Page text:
By: Jeanne Kelly
A woman who was turned down for a loan recently came to me for advice on why she was rejected. As she sat at my desk, she said she had perfect credit. When I asked her why she thought her credit was perfect, she replied that she should have perfect credit because she had no problem paying her bills. I asked to see her credit report, and there was nothing on it.
It’s a common misconception that we start out with perfect credit and it gets worse with every loan or credit card we obtain. As a result, people avoid taking out loans and cut up or cancel credit cards they no longer use.
If you want great credit, those are the wrong things to do.
I’ll illustrate it this way: If you were going to loan your car to someone, would you rather loan it to someone who had never driven before or to someone who had a perfect driving record with years of experience?
Obviously the answer is that you would feel better about lending your car to the experienced driver. The same is true for money lenders: They prefer to lend to those who have shown that they can pay back the money they owe.
Our credit scores grow when we borrow money and pay it back on time and in full, and decline when we don’t borrow or when we don’t pay back our debts on time.
One of the best skills you can learn (and you should teach to your children) is how to get and manage debt in order to build your credit scores. Here are some things to keep in mind:
- You need a variety of loans. You should have a couple of revolving loans (like credit cards and lines of credit) and a couple of installment loans (like a mortgage or car financing). Lenders want to see both types.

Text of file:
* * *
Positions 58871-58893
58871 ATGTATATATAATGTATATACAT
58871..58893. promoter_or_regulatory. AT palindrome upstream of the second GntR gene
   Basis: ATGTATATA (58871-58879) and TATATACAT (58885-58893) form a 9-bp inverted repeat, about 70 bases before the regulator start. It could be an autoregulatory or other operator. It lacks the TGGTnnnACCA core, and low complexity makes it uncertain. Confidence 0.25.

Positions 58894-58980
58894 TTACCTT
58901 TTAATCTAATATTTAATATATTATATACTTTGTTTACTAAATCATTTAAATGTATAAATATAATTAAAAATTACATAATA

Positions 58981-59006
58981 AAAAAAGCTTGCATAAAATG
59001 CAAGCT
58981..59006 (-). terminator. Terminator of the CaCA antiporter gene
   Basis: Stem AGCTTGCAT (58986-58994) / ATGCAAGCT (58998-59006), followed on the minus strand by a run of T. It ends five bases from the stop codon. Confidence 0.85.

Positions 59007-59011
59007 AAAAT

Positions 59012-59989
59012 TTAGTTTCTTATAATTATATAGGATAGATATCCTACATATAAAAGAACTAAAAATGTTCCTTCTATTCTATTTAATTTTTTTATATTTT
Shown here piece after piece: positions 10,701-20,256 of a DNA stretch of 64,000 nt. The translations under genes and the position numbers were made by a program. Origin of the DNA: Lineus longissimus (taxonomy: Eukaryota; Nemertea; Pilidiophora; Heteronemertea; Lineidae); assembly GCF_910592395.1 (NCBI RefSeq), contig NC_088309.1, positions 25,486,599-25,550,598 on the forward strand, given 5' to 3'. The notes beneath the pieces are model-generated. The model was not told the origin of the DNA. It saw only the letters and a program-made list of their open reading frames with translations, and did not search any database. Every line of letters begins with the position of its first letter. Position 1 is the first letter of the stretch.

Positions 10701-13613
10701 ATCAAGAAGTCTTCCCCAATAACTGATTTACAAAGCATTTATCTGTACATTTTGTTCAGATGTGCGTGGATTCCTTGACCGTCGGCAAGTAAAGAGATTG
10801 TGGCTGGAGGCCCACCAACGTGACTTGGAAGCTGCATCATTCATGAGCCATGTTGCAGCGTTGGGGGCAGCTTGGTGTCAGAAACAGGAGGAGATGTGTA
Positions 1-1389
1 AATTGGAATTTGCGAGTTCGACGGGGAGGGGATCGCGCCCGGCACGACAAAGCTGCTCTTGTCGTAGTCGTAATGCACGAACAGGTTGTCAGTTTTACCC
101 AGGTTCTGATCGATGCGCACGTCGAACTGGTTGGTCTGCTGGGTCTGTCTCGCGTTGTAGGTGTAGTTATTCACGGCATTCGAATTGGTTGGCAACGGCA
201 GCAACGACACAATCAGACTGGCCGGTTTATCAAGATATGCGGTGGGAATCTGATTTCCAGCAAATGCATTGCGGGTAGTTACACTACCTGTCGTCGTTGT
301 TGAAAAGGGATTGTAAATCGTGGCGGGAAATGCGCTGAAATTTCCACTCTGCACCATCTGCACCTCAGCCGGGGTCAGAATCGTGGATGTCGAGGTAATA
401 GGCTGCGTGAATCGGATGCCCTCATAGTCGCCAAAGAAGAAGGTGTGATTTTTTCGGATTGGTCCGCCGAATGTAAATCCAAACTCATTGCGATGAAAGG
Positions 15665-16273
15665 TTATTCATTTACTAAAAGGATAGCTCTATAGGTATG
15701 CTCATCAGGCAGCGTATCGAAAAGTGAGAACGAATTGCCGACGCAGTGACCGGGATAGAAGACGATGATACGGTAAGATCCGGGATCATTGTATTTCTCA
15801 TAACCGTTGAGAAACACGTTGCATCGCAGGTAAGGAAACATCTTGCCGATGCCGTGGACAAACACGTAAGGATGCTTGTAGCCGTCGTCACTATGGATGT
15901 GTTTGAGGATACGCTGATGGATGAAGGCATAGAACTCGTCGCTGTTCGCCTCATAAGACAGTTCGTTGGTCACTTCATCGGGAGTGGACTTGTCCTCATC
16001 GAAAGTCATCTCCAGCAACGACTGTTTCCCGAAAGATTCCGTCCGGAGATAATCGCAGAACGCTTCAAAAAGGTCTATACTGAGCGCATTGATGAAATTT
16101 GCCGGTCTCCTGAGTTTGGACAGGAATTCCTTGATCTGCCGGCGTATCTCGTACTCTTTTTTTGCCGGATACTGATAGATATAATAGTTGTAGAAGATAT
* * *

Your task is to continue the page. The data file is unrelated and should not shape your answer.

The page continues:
- Inactive accounts won’t help you. Credit cards that remain dormant on your credit report don’t give you better scores. Use them regularly to take them out of hibernation, or the lender may close the account due to inactivity. (Remember: Always be responsible and spend only when you have the money to pay off your balances in full.)
- Pay back your loans on time. This is huge. Lenders are more likely to lend you money if they feel like you will pay them back when you say you will.
A lender wants to see a history of responsible borrowing to help it decide whether to lend to you. Use that line of credit from time to time, and make sure you rotate through all of your credit cards on a regular basis to keep them active. When you’re first building credit, try for store credit cards or secured credit cards.
If you want to qualify for a mortgage or big loan in the future, the best thing you can do right now is start (responsibly) spending money with credit.